Alas, these two highlights are muddled by an anemic powertrain. The 2018 C-HR will ship with one powertrain and one transmission. A 2.0-liter four-cylinder and CVT (continuously variable transmission) combination delivers 144 horsepower and 139 pound-feet of torque to the front wheels. All-wheel drive is not an option. In a lighter body, this might be an acceptable output, but the C-HR feels downright slow when prodded. Around town, the lack of grunt is hardly noticeable, but at highway speeds, the crossover wheezes along.
“Wait,” you might reason, “surely Toyota has done this to produce strong fuel economy numbers.” Sadly, no. The C-HR returns 27 mpg in the city, 31 on the highway, and 29 combined. These figures are merely acceptable for a compact, front-wheel drive crossover. For comparison, the Honda HR-V gets 31 combined and the (far more powerful) Nissan Juke gets 30.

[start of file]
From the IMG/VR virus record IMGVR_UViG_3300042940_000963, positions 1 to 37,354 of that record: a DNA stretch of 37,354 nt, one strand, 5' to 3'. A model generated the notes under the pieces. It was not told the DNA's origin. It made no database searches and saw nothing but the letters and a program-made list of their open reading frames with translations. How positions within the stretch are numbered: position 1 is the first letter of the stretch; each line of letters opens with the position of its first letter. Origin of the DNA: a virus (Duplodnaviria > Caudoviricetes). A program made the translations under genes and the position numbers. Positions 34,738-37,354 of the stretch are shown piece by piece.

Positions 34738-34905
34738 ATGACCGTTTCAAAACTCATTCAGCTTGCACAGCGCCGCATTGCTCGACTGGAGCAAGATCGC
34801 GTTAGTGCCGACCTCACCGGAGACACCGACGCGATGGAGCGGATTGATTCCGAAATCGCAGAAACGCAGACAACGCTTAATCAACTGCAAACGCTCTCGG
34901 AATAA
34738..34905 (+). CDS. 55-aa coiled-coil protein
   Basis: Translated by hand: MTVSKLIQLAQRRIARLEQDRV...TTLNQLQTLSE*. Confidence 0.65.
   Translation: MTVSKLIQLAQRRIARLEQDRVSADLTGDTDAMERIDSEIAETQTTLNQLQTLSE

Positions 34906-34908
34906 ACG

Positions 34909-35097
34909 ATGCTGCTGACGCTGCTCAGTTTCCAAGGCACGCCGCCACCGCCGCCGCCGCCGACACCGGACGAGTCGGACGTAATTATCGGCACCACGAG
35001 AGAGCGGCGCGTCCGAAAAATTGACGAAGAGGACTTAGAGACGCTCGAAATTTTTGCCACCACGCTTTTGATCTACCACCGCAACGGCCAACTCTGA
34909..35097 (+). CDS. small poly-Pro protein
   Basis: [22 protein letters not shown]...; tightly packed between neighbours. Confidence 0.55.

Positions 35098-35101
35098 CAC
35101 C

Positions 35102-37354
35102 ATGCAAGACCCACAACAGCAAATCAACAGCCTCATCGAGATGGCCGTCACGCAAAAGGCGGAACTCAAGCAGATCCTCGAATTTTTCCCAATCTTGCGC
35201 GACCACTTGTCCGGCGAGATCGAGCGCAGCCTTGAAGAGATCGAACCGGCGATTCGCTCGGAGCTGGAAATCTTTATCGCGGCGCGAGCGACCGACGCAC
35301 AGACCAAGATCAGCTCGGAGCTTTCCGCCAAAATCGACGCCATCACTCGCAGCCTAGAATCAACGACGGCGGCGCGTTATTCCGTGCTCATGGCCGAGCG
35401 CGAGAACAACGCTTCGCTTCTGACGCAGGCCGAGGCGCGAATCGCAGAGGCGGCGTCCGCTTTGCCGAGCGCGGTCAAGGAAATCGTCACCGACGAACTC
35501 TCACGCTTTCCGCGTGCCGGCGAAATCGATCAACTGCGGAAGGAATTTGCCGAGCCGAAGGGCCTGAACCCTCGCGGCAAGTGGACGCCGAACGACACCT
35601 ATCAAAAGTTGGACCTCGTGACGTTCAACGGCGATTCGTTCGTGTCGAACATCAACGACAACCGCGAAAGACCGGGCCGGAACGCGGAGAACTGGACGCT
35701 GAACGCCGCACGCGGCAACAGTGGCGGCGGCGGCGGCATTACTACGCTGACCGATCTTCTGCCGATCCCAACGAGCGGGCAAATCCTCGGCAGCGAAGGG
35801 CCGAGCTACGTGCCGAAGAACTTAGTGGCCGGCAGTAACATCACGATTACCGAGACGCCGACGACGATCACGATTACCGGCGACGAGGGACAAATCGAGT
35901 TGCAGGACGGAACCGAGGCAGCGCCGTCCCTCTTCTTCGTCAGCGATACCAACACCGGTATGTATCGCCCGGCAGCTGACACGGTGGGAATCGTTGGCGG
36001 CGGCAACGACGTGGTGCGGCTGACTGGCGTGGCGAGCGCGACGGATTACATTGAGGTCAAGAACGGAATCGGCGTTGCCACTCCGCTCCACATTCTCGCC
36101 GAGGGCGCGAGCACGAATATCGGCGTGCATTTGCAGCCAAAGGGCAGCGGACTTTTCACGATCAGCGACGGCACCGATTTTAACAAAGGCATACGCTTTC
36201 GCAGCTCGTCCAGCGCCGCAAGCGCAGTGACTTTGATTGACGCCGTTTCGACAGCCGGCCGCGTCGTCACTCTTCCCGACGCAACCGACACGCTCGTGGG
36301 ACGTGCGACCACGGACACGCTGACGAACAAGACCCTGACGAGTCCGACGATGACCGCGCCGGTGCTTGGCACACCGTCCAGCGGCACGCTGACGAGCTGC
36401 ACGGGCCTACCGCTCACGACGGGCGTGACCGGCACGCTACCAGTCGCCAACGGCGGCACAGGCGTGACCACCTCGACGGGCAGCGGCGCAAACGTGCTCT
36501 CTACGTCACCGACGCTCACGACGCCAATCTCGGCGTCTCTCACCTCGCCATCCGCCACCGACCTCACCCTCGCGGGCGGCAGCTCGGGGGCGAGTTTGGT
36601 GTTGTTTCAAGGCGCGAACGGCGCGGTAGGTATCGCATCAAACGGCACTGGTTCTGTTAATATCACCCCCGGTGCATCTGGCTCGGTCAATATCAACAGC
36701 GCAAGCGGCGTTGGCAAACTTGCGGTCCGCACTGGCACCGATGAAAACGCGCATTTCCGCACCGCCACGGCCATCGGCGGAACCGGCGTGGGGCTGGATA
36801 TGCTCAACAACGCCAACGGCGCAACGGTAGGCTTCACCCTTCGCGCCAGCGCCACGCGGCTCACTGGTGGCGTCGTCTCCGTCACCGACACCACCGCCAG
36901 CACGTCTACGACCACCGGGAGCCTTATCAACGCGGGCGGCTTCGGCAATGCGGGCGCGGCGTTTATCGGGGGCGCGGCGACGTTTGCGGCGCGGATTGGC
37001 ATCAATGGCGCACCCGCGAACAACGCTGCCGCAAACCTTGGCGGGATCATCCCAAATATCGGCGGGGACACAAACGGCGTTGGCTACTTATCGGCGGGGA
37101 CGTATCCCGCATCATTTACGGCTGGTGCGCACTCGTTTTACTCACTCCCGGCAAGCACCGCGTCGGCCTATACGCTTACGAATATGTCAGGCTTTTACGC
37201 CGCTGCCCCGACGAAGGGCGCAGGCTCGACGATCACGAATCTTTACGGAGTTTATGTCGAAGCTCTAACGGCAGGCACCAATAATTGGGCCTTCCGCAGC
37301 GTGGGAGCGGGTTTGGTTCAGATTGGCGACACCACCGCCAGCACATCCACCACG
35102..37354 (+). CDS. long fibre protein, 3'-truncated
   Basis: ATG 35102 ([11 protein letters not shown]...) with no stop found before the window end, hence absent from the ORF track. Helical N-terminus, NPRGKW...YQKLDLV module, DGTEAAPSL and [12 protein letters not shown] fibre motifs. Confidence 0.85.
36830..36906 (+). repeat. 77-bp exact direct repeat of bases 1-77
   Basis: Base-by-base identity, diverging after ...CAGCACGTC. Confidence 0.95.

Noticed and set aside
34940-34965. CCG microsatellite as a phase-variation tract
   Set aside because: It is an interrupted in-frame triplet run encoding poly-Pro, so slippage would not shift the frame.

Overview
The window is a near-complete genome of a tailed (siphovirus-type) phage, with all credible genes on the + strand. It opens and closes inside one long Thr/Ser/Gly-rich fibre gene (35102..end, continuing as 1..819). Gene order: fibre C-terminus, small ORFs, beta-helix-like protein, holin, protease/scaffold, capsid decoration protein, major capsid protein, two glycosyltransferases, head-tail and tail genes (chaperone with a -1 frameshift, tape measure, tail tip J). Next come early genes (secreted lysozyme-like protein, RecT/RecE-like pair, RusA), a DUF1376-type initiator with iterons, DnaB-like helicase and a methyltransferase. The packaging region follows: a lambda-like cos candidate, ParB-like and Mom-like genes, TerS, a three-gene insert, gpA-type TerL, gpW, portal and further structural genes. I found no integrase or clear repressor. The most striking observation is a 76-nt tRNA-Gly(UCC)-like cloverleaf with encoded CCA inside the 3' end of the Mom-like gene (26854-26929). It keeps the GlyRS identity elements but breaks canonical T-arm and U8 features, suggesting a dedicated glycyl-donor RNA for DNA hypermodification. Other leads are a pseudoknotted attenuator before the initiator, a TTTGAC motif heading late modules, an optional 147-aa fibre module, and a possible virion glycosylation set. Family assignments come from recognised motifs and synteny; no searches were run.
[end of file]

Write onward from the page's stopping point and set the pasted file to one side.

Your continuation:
The C-HR’s handling is certainly impressive, but a lackluster powertrain doesn’t exactly beg to be pushed.
If I stop the review here, you might (reasonably) consider the C-HR a competitive subcompact crossover, but there’s one big, glaring problem: Toyota forgot the technology. In other words, the Millennials Toyota cares so much about are not going to be happy.
Toyota has nailed one aspect of the C-HR’s innovation: safety features. Families will be pleased to hear that Toyota’s robust suite of safety technologies (Toyota Safety Sense) comes standard on the C-HR. That means pre-collision warning with active braking, lane departure warning with steering assist, dynamic cruise control, and adaptive high beams are part of the base trim’s $22,500 package. This safety bundle isn’t just good for the segment – it’s unmatched. Specifically, pre-collision and dynamic cruise control (which works all the way to 0 mph) isn’t even offered on rivaling entry-level crossovers.